Companies across the 19-nation eurozone are again investing less in their business, sending a relevant indicator for September growth to a 20-month low and increasing pressure for governments to halt the slide.
Financial information company IHS Markit published its preliminary September Composite Purchasing Managers Index (PMI) for the eurozone on Friday, saying the new data was "disappointing" because business activity had slowed to its weakest pace since January 2015.
The PMI for this month had fallen to 52.6 points from 52.9 points in August, indicating that the bloc's underlying performance was sluggish. Although a reading above 50 points still indicates a growing economy, HIS urged governments to do more to shore up activity in the 19 countries using the euro.
Senior IHS Markit Economist Rob Dobson said the report showed the eurozone economy had ended the third quarter on a disappointing note. Underlying growth was sluggish at about 0.3 percent for the quarter, Dobson said, and "it remains clear that the economic upturn is still fragile and failing to achieve any real traction."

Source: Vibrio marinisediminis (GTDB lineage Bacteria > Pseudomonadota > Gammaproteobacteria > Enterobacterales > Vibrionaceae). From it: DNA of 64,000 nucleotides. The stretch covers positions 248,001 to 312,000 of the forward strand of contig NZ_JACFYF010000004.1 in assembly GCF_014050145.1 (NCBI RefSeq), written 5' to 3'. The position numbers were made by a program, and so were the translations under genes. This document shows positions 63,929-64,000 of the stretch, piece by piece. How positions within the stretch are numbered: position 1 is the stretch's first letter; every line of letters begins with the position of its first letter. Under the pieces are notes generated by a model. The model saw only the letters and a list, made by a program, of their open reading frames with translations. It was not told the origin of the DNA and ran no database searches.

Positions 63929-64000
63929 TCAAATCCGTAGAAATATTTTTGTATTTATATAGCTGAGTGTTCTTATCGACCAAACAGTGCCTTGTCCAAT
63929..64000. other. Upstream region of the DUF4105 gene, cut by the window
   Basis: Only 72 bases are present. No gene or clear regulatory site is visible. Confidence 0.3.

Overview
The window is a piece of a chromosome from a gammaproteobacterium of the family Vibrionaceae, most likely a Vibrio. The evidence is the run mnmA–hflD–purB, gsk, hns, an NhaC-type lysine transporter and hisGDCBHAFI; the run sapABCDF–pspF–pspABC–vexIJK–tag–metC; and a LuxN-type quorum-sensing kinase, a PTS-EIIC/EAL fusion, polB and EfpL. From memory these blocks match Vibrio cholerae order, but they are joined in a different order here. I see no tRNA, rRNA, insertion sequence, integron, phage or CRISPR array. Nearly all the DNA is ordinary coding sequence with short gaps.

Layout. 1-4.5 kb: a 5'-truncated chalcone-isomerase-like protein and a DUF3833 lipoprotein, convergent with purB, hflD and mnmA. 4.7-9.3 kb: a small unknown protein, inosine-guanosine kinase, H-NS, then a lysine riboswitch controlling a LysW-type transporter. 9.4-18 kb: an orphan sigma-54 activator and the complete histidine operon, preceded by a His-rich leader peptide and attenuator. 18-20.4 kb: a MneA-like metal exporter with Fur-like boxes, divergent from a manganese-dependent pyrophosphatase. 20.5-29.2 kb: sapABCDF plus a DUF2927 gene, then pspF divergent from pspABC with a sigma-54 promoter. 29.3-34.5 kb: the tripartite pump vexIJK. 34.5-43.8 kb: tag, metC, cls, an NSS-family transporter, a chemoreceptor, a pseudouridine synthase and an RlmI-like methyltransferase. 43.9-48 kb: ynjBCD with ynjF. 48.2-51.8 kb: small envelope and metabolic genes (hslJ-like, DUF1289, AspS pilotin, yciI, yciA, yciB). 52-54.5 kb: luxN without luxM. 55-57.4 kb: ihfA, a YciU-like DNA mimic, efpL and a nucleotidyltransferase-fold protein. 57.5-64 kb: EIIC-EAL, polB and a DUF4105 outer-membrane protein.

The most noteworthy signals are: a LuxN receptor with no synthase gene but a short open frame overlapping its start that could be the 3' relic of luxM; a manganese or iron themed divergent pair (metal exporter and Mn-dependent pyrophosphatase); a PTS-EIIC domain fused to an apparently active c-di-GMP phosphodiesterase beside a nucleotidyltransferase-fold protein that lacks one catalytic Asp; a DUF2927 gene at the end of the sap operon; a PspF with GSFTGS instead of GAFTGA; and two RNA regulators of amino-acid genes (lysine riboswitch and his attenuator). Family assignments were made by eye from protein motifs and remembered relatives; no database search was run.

The IHS economist called on the European Central Bank (ECB) to provide further monetary policy support later in the year if economic conditions moderated further.
The PMI measures companies' readiness to spend on their business and so gives a good idea of how the underlying economy is performing.
A more detailed look at the September figures shows that the services sector is having a particularly weak month. Services PMI came in at 52.1 points, down from 52.8 in the previous month and hitting a 21-month low. The sector accounts for about two-thirds of economic activity in an industrialized nation, thus weighing more on the overall PMI.
By contrast, the PMI for the manufacturing industry rose to 52.6 points from 51.7 in August - marking a new three-month high. A similar discrepancy emerged among the bloc's biggest economy, Germany and France. While German growth eased to a 16-month low, France's business activity surged at its fastest pace since June last year.
Generally, the September PMI data shows that the eurozone recovery continues bumping along, as it has been since the 2008 financial crisis and the ensuing debt crisis in Europe. Massive stimulus programs launched by the ECB have achieved only so much, and tough austerity measures introduced in a number of debt-laden countries are still dampening growth.
uhe/kd (Reuters, AP, AFP)